In the case of Duterte, police reported killing over 6,000 drug suspects ostensibly for resisting arrest or nanlaban.

Commenting on the drug killings under Duterte, Marcos told The Associated Press in New York: “His people went too far sometimes.”

“We have seen many cases where policemen, other operatives, some were just shady characters that we didn’t quite know where they came from and who they were working for. But now we’ve gone after them,” Marcos told AP.

*      *      *

He told the Asia Society forum that there are nearly 4.5 million drug addicts in the Philippines.

We don’t know who provided that figure. In the previous administration, Duterte quoted different numbers that he seemed to pluck out of thin air, which confounded even the Philippine National Police and PDEA. Shifting benchmarks made it difficult for the PNP and PDEA to declare with certainty that the government was winning the war against the drug menace.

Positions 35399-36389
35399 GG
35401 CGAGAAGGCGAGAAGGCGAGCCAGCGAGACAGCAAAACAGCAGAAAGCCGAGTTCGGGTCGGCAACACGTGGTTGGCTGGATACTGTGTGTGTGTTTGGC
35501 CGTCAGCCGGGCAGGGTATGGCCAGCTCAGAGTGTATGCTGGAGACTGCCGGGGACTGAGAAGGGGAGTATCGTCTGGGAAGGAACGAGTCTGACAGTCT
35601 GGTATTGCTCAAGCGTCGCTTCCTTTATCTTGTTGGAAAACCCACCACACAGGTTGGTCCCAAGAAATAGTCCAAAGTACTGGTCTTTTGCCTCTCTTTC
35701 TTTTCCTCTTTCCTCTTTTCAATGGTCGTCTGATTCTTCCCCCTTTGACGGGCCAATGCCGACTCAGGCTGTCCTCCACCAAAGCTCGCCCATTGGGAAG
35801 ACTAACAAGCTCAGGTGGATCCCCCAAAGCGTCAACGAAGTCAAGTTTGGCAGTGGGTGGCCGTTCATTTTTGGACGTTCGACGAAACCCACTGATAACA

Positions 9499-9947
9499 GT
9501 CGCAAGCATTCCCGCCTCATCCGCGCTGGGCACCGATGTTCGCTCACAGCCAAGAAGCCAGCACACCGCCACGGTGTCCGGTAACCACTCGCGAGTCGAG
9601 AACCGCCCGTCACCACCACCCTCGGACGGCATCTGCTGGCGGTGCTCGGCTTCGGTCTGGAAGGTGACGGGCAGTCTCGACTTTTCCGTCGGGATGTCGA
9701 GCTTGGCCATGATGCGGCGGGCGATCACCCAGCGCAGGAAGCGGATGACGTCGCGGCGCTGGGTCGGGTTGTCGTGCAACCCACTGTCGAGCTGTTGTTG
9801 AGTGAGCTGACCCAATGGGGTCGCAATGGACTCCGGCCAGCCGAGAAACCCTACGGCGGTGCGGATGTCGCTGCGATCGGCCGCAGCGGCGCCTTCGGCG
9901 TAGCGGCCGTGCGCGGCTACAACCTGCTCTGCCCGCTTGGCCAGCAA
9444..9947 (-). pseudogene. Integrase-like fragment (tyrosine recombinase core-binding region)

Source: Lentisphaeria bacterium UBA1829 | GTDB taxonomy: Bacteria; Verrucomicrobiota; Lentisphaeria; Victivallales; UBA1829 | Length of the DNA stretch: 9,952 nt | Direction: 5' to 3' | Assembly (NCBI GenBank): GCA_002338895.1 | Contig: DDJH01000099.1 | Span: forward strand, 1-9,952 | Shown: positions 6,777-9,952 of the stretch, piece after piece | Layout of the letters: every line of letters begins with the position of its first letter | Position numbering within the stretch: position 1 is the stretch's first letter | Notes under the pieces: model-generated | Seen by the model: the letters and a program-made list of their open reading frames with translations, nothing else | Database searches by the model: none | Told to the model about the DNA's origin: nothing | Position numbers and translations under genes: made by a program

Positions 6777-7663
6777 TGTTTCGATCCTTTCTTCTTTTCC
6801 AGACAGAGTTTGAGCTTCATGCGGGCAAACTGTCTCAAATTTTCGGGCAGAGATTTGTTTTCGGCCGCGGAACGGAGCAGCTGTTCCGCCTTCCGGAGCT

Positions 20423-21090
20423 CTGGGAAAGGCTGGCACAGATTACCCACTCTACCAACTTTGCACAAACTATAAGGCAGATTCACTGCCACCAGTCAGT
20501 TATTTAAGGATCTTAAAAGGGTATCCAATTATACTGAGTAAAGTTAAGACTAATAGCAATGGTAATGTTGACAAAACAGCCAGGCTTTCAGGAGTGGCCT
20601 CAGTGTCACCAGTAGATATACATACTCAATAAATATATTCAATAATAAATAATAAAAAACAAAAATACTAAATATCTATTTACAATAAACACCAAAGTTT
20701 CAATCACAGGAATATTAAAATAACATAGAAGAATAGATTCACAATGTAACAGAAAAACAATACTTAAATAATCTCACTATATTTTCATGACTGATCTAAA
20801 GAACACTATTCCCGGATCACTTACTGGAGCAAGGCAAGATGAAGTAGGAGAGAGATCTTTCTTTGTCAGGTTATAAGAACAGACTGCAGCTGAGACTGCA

Duterte himself gave his own honest verdict, near the end of his six years as president: he had underestimated the magnitude of the problem, he admitted, and the war on drugs would just have to be sustained by his successor.

The successor clearly has other ideas. Even the new PNP chief, Rodolfo Azurin, has publicly declared a marked departure from the bloody, take-no-prisoners approach of the previous administration.

As we can glean from the latest statements of BBM, Azurin was expressing the preferred approach of the President to the drug menace.

Such pronouncements have been reassuring for human rights advocates, who are waiting for significant progress in the probe of possible extrajudicial killings in the conduct of Duterte’s war on drugs.

There are people watching from the sidelines, waiting for the chance to tell the new administration that the new approach is folly.

BBM will have to show them that the United Nations Office on Drugs and Crime is correct in its latest statement, that “drug control obligations and human rights obligations are compatible, complementary and mutually reinforcing.”